I’ve just been undressed by a £1.4million (RM8million) McLaren Elva.
It’s my own fault for refusing to wear the unforgivably dweeby McHelmet designed for this roofless, screenless screamer. My cosy bobble hat substitute is forcibly ejected, dances through the heat haze across the rear deck and is lost in the slipstream.
If you were in the Fiat Panda overtaken by a solid gold rocket car on the A87 near Fort William last month and pulled over to retrieve it after you’d finished laughing, could you post it on to the Inverlochy Castle Hotel? I’d like to stay again.
Words: Ollie Kew // Photography: Jonny Fleetwood
Top Gear staffers do not habitually overnight in castles, but it’s important to get into character. We’re here to rendezvous with the apex of supercar excess: speedsters. Cars devoid of shelter, practicality, and any dregs of common sense. Jack has spent several months negotiating the loan of a Ferrari Monza and Aston Martin V12 Speedster, and thrown in the fastest car Caterham makes to see if Top Gear might be able to offer a bargain alternative to this roofless self-indulgence.
We’d harangued McLaren for an Elva: the Senna’s (much) more beautiful, less downforce-literate cousin, but the prototype was too busy touring the world to be risked in the Scottish Highlands. So we elect to do without. Days before zero hour, there are murmurings from Woking. Staggered we’d got its competitors to agree and wracked with FOMO, McLaren has scrambled an Elva to Inverlochy in the nick of time.
You join us the evening before the shoot. Rowan squelches in from a location scout in the Caterham he’s voluntarily buzzed up from London. We gather in the entrance hall to brief the photography crew. I tune in for snippets. Tomorrow’s forecast is wet enough to have had the Battle of the Somme rained off on a pitch inspection, but the three enclosed transporter trucks lurking in the hotel’s overflow car park insinuate that our £4m (RM23m) trio is present and correct. Jack wears a look of pure satisfaction one suspects only Mrs Rix is familiar with.
I can admit now that while my colleagues discussed lenses and locations, I was horribly anxious of the bone china plates we’re about to spin. Not one but three impossibly valuable ultra-roadsters, on a public road. Torrential downpours predicted. No hope of rebooking them. Intermittent phone signal. Eye-watering insurance paperwork. It was a tiring bank holiday Monday, but despite the long northward voyage I did not sleep soundly as threatening gusts rattled the window panes right into the night.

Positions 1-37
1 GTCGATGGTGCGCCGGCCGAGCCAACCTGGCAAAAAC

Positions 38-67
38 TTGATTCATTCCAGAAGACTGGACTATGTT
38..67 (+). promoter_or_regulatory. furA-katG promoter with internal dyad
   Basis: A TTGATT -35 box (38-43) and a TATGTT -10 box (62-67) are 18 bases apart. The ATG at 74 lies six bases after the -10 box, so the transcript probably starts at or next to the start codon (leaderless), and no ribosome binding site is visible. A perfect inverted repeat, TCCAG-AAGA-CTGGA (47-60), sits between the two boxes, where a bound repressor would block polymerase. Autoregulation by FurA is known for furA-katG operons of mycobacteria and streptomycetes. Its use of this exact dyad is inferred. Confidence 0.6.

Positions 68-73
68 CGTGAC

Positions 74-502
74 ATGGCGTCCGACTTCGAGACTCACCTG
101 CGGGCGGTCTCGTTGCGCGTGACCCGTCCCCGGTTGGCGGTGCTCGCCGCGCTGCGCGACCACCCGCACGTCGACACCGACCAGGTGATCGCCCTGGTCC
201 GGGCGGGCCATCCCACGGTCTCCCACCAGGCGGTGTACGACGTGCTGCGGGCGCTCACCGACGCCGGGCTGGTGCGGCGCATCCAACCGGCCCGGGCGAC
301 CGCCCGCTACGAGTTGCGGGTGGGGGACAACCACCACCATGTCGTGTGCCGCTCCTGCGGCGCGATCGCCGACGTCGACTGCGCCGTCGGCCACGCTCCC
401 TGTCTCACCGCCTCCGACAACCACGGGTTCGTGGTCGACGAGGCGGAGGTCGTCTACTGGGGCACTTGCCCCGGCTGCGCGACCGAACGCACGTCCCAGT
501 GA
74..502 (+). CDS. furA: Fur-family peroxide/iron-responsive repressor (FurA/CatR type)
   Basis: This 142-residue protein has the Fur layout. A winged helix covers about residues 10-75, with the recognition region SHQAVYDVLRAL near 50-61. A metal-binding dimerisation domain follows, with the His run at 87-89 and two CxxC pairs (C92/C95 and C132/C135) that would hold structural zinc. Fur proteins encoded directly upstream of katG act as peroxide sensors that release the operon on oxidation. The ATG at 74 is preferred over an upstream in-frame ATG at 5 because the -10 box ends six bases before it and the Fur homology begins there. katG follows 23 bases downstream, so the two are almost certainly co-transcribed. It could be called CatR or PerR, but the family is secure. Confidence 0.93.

Dawn breaks into a mild, dry morning. This can’t last. My mood surges. We quit the castle walls and ascend to base camp north of Glen Garry. Yes, Garry. Far be it from me to inflame Anglo-Scottish relations, but did the natives run out of names as they neared Skye? We skirted the shores of Loch Lochy on the way up here. Does the Lake District have a Lake Lakey?
Good Lord, Scotland is beautiful. The mottled heather, the steadfast firs, the millpond calm surface of Loch Garry framed by snow-capped peaks and, somewhere enveloped in the morning mist, the summit of Ben Nevis. The pregnant sky promises rain, but the clouds of midges I’d expected to ingest are absent. In the foreground, three trucks disgorge their 800 horsepower contents.
There is, as the saying goes, no such thing as bad weather: only inappropriate clothing. And deeply inappropriate cars. At last they meet outside of a heated garage, untethered from trickle-chargers, 2,294bhp of delectable vulgarity. Just us standing agog, majestic scenery, this road, and the cars.
And the Aston Martin technicians. And the McLaren pit crew. Ferrari has neglected to dispatch rosso-pyjama’d experts to mollycoddle the Monza, because this is the only car not lent to us by the factory. Ferrari doesn’t have a dealer-demo Monza. The gentleman who’s sent us his actual car has also deployed his personal bodyguard, with the strict instruction that if a stone chip appears in the pearlescent white coachwork, I’m going to be sleeping with the Loch Ness monster.
“You’re writing this. You drive the Ferrari first,” proffers Rowan, hurriedly settling down amid the McLaren’s golden innards. I wheel around to see Jack has selflessly poured himself head first into the Aston’s retro helmet/goggle combo. Usually we engage in a passive-aggressive duel before someone senior pulls rank on the scarlet key. Today my colleagues are suspiciously generous in allowing me first crack at someone else’s al fresco 812 Superfast.
The Monza is impossibly gorgeous, and a stunning piece of business. Having upset a hoard of one per centers who aren’t used to being told ‘no’ by their own governments – let alone their toymakers – by denying them a LaFerrari, Maranello’s stopgap limited edition borrows the thin-crust base of a 6.5-litre V12, twin-clutch gearbox and running gear from its series £295,000 (RM1.7m) super GT and sprinkles it in exquisite carbon fibre toppings inspired by the 750 Monza and 860 Monza racers of the mid Fifties.
There are bespoke 21-inch turbine wheels, expensive light clusters and a switchgear panel from a Nineties Punto alongside the familiar 812 dashboard and button-festooned wheel, plus a token 10bhp power boost. Yours for £1.4m (RM8m). Too late. All 499 sold out in 2018.
Access is the first of many first-world problems we’ll encounter today. Reach inside to tug its fabric door handle, sidestep the uppercut from the praying mantis wing door, then sit on the thickset carbon sill and tuck both feet into the footwell before sliding into the embrace of the bucket seat.